The requirement of having an electrical job safety plan (JSP) has been a major change in both the NFPA 70E 2018 and CSA Z462 2018.
In this article, I focus on why a JSP is a critical element in a safety program. The updated standards deliver specific guidance on what a JSP should contain. Some highlights from the article follow:
- Safe electrical work should be well-planned, clearly communicated, and documented. In the 2015 editions, job briefings had to cover certain subjects, but no requirement to document the briefings existed. Neither did the 2015 editions state anything specific about job safety planning.
- Clear understanding of the electrical work to be performed is crucial in preventing accidents. All too frequently, a root cause for electrical accidents in the workplace can be traced back to unclear or vague job planning.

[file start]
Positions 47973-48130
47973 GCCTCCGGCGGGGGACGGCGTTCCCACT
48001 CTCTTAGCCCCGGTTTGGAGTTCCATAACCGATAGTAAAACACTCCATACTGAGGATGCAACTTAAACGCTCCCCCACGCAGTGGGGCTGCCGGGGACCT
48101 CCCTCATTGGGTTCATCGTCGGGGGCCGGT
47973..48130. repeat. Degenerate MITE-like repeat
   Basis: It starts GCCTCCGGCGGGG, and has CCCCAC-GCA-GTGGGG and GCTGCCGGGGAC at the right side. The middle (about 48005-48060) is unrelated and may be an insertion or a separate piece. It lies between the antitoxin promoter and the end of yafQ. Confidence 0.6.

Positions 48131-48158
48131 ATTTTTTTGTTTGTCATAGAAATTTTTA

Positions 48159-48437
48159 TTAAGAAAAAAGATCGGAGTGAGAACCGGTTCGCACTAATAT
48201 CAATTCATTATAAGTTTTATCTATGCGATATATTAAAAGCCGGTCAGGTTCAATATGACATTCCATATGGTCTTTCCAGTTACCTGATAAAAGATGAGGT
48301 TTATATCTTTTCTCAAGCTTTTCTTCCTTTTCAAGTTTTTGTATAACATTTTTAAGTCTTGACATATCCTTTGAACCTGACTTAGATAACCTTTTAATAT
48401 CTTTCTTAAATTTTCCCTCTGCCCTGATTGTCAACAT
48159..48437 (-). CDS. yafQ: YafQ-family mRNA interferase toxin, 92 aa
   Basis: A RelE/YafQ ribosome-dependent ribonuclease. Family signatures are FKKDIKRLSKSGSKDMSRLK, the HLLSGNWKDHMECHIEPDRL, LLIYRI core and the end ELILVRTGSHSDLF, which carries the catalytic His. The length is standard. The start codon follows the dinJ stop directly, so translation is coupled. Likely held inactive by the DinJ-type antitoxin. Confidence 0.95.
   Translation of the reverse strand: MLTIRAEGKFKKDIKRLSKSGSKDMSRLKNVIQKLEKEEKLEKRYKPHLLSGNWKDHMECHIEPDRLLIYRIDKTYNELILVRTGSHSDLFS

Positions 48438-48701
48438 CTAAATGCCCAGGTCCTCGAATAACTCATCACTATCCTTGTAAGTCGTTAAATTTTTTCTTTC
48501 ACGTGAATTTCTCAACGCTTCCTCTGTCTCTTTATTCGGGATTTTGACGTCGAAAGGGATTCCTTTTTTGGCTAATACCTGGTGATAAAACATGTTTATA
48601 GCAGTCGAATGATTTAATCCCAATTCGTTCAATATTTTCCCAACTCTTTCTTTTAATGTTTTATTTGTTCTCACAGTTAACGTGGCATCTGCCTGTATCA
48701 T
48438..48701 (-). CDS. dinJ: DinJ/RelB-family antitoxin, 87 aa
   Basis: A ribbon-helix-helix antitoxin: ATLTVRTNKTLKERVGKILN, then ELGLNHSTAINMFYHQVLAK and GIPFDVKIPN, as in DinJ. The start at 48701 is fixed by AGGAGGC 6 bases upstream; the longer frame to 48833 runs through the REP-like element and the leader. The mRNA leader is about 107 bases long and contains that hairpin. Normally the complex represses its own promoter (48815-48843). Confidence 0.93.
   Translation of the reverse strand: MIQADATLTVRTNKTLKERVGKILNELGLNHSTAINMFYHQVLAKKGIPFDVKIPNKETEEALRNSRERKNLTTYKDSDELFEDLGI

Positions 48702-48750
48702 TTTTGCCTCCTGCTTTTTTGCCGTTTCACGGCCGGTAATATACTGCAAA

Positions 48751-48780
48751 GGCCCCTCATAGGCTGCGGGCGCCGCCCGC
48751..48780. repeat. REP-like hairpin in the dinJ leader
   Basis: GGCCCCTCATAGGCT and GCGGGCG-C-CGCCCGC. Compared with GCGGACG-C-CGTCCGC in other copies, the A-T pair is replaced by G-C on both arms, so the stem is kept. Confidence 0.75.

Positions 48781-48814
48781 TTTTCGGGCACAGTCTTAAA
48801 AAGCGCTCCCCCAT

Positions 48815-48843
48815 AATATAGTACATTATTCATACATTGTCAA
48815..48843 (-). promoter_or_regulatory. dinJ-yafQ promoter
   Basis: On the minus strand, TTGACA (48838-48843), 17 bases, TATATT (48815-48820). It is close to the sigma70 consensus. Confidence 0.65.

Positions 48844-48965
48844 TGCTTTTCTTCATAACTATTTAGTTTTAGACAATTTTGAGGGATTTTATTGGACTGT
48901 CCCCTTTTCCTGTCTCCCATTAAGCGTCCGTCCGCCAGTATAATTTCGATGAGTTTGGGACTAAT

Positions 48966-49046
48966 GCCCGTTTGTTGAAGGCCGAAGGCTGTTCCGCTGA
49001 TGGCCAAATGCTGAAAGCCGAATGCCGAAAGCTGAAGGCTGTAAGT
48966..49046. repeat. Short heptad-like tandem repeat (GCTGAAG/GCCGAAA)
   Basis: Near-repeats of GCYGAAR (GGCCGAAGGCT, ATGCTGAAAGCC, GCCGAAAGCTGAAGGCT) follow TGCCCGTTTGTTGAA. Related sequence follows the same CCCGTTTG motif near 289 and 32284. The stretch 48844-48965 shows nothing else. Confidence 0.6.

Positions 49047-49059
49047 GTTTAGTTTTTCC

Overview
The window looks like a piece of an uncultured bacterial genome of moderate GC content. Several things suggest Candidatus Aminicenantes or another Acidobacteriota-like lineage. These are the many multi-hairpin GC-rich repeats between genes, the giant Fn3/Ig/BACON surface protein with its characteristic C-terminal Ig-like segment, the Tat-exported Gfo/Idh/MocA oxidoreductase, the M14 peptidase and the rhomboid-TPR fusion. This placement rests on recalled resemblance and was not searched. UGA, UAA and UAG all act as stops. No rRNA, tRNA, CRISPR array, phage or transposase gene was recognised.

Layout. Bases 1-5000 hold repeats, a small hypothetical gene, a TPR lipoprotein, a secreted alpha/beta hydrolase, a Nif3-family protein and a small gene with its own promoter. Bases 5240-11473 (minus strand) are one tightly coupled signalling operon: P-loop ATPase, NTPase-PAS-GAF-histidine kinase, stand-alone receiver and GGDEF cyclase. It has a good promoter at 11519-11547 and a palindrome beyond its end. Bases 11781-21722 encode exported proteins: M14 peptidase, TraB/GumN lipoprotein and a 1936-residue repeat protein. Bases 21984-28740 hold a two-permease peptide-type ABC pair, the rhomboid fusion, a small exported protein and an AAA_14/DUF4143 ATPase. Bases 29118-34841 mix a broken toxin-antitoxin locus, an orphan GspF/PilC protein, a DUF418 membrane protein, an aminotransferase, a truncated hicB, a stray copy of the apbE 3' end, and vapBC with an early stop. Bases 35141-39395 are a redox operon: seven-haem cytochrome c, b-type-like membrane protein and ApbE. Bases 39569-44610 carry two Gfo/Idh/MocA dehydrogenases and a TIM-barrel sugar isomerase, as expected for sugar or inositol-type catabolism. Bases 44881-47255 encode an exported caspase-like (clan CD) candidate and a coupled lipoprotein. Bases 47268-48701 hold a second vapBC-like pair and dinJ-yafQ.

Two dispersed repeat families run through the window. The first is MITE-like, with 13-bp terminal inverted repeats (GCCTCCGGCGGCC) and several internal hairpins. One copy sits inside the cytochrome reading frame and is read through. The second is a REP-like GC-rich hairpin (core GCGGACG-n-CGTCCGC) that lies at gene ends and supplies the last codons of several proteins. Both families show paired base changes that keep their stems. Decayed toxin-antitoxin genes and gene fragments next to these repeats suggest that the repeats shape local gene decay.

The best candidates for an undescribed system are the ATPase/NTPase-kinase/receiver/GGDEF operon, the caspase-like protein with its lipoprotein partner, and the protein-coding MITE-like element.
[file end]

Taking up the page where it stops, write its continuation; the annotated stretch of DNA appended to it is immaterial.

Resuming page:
- New annexes in both standards emphasize some tried-and-true principles of human performance. These are Annex U in CSA Z462 and Annex Q in NFPA 70E.
Author’s Note: CSA Z462 and NFPA 70E are technically aligned in almost every case. CSA Z462 uses a clause format, while NFPA 70E uses an article format. Any perceived differences between this article and either standard need to be vetted for accuracy by the reader using their own up-to-date and current copy of either standard as appropriate to their workplace. These standards need to be used in their entirety to be effective. Using any one section in isolation often leads to incorrect decisions. Persons who use either standard need to be qualified and competent.
This article has been published in NETA World, Winter 2017 issue. You can access the complete article on the NETA site.
About the Author
Mike Doherty is an electrical safety consultant and instructor for e-Hazard Canada. He also writes a column for Electricity Business Magazine called “Electrical Safety 360”.